Turns out that the list of things that have helped me is simple, down-to-earth, and well within my reach. As Wendell Berry says in his poem “The Wild Geese,” “what we need is here.” For me, this includes:

  • Trusted friends with whom I can explore my feelings, no matter how dark.
  • Getting out into nature and being reminded by the life around me that this, too, is part of our world right now.
  • Sitting in silence for significant periods of time, allowing the roiled waters within me to settle and clarify.
  • Listening to good music, from classical to folk.
  • Doing my best to tell and face the truth, the truth about myself and the world around me.

A few weeks ago, I came across a mix of music and truth that helped me find an approach to this Christmas that gives me a way forward — not only toward Christmas but toward the political and social tasks to which I feel called. The song is titled “Where Did Jesus Go?,” written by a singer-songwriter named Sara Thomsen whose work I deeply admire.

Here are a few verses:

Tell me where, where did Jesus go?
That brown-skinned man walkin’ the road to Jericho
Tell me where, where did Jesus go?
He’s up and been deported to Mexico, allelu

Tell me where, where is Jesus now?
That Middle-Eastern man who could feed a hungry crowd
Tell me where, where is Jesus now?
He’s on a list of terrorists and they tossed him out of town, allelu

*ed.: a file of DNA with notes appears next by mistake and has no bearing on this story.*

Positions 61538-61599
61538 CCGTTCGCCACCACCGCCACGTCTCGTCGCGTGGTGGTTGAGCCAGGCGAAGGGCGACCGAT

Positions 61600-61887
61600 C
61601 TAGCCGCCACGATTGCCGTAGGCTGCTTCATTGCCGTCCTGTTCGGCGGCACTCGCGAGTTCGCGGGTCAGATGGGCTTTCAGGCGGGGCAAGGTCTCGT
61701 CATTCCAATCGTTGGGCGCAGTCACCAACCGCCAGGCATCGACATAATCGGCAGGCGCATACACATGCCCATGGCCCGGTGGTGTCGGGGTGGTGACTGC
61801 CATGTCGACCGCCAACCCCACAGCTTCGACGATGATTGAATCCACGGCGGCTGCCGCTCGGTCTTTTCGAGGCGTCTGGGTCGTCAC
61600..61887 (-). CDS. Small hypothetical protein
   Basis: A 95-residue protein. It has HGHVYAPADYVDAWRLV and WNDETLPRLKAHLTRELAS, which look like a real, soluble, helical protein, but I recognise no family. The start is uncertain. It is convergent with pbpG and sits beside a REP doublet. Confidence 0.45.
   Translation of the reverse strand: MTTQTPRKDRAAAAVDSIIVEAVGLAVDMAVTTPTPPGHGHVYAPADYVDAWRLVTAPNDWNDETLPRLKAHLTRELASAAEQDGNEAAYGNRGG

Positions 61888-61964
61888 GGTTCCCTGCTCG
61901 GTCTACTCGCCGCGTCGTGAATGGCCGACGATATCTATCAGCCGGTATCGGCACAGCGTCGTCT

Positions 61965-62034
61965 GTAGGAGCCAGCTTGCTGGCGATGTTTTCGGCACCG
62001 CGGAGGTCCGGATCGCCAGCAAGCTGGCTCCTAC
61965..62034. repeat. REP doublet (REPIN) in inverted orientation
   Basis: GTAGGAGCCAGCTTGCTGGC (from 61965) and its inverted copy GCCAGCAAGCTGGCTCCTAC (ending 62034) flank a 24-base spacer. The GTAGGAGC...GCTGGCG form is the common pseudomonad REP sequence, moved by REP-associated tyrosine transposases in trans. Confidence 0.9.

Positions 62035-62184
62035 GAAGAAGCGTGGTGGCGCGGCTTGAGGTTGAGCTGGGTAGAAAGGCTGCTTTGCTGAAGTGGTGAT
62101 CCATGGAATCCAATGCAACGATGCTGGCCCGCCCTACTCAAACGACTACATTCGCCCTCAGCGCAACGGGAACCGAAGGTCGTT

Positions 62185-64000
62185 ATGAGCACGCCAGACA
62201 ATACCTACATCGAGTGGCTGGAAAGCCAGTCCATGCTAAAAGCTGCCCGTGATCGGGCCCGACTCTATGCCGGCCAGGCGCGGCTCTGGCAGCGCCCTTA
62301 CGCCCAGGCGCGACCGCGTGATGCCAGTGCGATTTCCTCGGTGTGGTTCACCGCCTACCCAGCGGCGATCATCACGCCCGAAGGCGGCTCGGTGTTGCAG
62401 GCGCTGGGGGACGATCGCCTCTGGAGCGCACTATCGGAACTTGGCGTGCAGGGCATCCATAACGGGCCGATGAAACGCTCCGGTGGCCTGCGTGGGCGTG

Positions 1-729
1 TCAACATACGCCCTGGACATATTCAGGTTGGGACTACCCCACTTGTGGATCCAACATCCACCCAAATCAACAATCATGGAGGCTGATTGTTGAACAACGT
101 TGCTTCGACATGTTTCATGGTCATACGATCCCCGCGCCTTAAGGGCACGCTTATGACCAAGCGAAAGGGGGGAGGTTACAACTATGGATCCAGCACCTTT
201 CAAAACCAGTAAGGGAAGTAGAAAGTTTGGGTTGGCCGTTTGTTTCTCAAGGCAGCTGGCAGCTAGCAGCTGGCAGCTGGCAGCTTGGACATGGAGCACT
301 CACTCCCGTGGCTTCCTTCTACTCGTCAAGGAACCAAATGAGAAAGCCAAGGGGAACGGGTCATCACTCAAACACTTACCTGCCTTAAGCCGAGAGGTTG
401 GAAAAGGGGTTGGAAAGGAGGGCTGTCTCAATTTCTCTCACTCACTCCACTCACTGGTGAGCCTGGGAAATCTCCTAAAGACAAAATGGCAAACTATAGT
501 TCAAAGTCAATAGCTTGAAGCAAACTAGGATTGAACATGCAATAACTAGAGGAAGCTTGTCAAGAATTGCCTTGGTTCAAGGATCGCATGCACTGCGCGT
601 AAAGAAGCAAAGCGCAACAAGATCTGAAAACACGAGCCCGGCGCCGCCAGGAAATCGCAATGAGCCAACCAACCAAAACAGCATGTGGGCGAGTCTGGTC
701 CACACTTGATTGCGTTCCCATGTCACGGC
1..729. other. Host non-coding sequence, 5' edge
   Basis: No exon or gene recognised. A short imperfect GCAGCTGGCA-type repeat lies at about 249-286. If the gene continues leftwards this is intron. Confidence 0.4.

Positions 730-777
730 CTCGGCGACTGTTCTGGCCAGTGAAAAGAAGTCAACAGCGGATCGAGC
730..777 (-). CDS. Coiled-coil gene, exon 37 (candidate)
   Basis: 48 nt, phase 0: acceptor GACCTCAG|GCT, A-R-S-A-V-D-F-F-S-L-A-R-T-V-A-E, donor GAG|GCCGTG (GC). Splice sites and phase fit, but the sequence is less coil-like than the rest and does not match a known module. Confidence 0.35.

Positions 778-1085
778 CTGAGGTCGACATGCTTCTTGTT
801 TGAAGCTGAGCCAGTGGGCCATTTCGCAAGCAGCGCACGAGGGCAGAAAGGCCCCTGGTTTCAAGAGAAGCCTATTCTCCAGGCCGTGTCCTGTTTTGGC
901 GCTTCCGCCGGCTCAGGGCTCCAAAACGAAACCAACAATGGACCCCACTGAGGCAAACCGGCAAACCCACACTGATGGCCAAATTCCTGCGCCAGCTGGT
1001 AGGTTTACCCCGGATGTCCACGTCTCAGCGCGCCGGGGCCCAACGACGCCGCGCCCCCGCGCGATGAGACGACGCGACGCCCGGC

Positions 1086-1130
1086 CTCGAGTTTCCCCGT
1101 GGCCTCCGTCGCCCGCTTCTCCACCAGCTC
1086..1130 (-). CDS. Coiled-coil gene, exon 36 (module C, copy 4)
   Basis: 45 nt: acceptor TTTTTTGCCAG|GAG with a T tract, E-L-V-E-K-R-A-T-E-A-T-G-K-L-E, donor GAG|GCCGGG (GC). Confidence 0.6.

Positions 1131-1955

Tell me where, oh if you know, do tell
That wise guy wasting time with the woman at the well
Tell me where, oh if you know, do tell
They say he’s queer and outta here and going straight to hell, allelu

If you wonder how verses like that could lift me up, I have a couple answers. One is that they speak truthfully of the fact that Jesus — who was brown, Middle Eastern, hung out with “disreputable types,” and was given a name most often found in Mexico these days — would not be well-accepted in an America shaped by some of the forces that drove the recent general election.

If I’m going to celebrate Christmas with a good conscience, I have to embrace the reality that the person whose birth Christians celebrate on December 25 would not be able to get into this country to attend his own birthday party. And if he did get in, there are many Americans who would not welcome him. These are hard truths, but as the birthday boy himself said, “Ye shall know the truth and the truth shall make you free.”